When a consumer comes to DebtBusters we will go through the income and expenses and come out with a figure called the rehabilitation amount. This rehabilitation amount is the amount you have available to pay for your debt each and every month. With our acceptance rate on new repayment plans at 90%, it means the […]
25 July 2014
Tens of thousands of people in South Africa have been left in financial difficulty after a promotions company linked to Satinsky, a group offering the ‘Buy a new car for R699′ car scheme, collapsed. Commentators are labelling the group’s offering one of the biggest car finance pyramid schemes in South Africa.
The National Credit Regulator has stepped in to investigate Satinsky as well as claims that several lenders awarded car finance loans recklessly. However, many clients of the scheme have been left in the red and at odds at what to do while the investigation is conducted. Angelique Ruzicka has spoken to a number of experts to find out what you can do:
What is the R699 scheme and why has it collapsed?
The ‘Buy a car for R699 per month’ scheme was started by Albert Venter who created the Satinksy group of companies which managed and ran the scheme. Customers were awarded entry level cars by Satinsky and offered a choice of two contracts.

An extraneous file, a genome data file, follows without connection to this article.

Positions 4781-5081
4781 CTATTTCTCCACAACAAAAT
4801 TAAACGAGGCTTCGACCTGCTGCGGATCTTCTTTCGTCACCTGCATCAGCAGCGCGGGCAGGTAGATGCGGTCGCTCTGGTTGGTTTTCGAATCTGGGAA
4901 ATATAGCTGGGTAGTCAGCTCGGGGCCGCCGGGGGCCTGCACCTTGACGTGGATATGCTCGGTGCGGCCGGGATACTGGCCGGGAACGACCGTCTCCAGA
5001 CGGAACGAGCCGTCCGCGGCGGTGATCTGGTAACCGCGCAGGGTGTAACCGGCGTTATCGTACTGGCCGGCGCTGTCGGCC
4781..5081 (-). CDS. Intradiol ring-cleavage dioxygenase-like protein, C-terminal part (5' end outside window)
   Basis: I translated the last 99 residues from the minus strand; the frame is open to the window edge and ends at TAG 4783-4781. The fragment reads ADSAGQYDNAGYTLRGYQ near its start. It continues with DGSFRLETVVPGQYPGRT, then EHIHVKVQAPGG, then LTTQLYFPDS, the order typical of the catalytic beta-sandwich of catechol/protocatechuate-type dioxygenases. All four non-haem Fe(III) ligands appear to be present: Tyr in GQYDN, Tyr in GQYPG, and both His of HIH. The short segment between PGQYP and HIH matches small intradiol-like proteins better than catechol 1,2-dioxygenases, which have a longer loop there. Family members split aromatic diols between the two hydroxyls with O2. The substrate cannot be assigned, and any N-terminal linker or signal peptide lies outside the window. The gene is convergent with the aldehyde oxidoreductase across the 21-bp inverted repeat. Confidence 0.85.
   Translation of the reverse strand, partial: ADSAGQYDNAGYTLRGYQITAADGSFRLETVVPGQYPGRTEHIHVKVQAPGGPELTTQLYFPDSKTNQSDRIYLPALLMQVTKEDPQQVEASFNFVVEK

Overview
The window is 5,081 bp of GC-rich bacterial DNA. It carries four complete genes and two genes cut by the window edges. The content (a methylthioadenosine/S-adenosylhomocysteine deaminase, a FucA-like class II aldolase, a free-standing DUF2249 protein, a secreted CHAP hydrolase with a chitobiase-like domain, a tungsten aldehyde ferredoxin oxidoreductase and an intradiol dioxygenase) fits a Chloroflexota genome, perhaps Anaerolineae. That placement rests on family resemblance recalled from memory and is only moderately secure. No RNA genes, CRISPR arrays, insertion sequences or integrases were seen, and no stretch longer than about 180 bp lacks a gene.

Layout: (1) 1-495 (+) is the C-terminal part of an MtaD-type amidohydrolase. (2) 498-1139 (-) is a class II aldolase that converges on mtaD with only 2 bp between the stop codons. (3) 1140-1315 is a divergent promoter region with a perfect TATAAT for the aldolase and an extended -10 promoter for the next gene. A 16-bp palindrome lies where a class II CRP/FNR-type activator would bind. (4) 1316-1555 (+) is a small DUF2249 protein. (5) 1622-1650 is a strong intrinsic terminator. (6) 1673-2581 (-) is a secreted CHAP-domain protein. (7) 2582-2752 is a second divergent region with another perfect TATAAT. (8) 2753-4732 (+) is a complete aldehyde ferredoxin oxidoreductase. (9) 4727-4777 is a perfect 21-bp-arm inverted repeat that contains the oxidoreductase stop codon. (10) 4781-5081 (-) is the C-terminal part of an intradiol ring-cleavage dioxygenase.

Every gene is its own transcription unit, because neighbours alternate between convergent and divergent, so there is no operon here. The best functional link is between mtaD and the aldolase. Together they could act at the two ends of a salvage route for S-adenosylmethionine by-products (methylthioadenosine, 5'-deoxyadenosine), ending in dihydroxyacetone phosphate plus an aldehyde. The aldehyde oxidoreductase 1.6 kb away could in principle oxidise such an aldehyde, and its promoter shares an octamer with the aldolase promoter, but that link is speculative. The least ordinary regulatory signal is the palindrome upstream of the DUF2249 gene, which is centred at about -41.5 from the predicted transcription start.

One contract made the customer pay the full instalments of the car for six years to a bank and the other was a contract with a promotions company based in Hong Kong called Blue Lakes Trading and Promotions.
The idea was that Blue Lakes would pay clients a monthly promotional fee if they sported advertising on their cars. The claim was that if clients opted for the cheaper car and drove more than 2,000 kilometers a month they would end up paying R699 in instalments back to the bank.
But Blue Lakes has recently withdrawn its promotional support and clients have been left footing the bill of the vehicle finance repayments on their own. Many are struggling to make the payments and are getting further into debt as they relied on the income they generated from Blue Lakes to fund the vehicle premiums.